The history of herring in the southeast reaches back nearly 4000 years to the subsistence uses of the of the local Tinglit and Haida who harvested the herring roe on the branches of Hemlock trees. This tradition still exists as a huge part of the spring ritual in Sitka each year. The commercial fishing history and uses of herring date back to the late 1800s, when herring was typically reduced into oils to be used in soaps and fish meal for agricultural needs. Herring was also salt cured for the various food demands. By 1905, almost 50 different canneries were operating in Southeast Alaska and the advent of halibut fishing put even heavier demands on herring stocks for use as bait. With all of the numerous uses for herring, production peaked around the late 1930s. However, the intensive harvesting devastated the herring stocks and by 1942 all herring fishing had stopped in southeast to hope for rebuilding stocks. In 1966, the last oil reduction plant closed down in southeast alaska. Many of the largest herring biomasses have been devastated by poor practices in the past. However, the Sitka biomass is at its largest ever. The only way to ensure a better future is to understand the past. It’s no doubt that our fishery practices were flawed in the past. The only real question is. Will we repeat these mistakes in the future?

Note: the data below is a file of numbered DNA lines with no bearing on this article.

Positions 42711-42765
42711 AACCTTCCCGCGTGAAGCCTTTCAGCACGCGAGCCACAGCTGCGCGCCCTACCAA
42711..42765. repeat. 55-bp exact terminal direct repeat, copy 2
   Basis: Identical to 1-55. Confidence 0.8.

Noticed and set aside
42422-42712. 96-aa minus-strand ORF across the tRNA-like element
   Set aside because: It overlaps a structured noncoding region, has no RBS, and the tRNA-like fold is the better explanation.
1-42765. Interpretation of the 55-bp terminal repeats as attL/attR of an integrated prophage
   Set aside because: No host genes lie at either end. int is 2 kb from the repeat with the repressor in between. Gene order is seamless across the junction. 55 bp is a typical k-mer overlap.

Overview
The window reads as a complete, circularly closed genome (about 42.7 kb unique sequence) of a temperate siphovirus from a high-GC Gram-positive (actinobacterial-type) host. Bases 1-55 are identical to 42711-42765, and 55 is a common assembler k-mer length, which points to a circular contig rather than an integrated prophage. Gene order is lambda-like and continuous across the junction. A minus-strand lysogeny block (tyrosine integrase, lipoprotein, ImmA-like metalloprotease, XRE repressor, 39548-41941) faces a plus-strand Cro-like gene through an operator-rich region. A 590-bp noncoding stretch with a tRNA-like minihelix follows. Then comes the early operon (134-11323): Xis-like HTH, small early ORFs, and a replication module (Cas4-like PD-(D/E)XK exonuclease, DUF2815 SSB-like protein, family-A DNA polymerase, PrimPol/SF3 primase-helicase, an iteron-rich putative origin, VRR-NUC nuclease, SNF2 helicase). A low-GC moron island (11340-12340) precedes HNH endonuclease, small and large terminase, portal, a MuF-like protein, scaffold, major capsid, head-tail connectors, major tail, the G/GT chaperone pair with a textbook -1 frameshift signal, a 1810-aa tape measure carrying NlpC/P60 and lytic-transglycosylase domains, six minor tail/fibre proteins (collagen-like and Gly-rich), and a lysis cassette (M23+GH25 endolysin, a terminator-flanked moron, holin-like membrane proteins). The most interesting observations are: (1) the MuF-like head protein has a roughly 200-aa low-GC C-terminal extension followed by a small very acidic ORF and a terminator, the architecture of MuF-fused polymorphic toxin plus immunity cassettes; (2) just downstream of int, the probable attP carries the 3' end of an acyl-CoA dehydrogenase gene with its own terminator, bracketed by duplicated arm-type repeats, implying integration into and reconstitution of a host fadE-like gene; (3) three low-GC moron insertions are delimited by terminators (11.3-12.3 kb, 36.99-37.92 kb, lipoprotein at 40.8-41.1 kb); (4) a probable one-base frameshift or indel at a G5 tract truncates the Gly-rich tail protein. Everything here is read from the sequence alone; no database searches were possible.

Herring have supported some of Alaska’s oldest commercial fisheries, and subsistence fisheries for herring in Alaska predate recorded history. The spring harvest of herring eggs on kelp or hemlock boughs has always been an important subsistence resource in coastal communities throughout Alaska. Traditional dried herring remains a major staple of the diet in Bering Sea villages near Nelson Island (Pete 1990) where salmon are not readily available.
Alaska’s commercial herring industry began in 1878 when 30,000 pounds were caught and prepared for human consumption. The early European settlers in the Pacific Northwest and Alaska caught herring and preserved them with salt in wooden barrels, as they had done with herring from the North Sea. Salted and pickled herring production for food peaked after World War I, when about 28 million lb (12,700 mt) were harvested annually (figure of historical herring sac roe harvests).
Reduction fisheries which “reduce” herring to meal and oil began initially in Southeast Alaska, where a plant at Killisnoo in Chatham Strait was producing 30,000 gallons of herring oil annually by 1882. During the 1920s herring became increasingly valued for oil and meal. Herring reduction plants sprang up along the Gulf of Alaska from Craig to Kodiak near locations where concentrations of herring could be found. Harvests during the 1920s and 1930s, as high as 250 million lb (113,400 mt) per year, were probably too high and may have caused the stocks and fisheries to decline. During the 1950s, lower-cost Peruvian anchoveta reduction fisheries severely impacted the oil and meal markets. Alaskan herring reduction fisheries quickly declined, and the last Alaska herring reduction plant closed in 1966.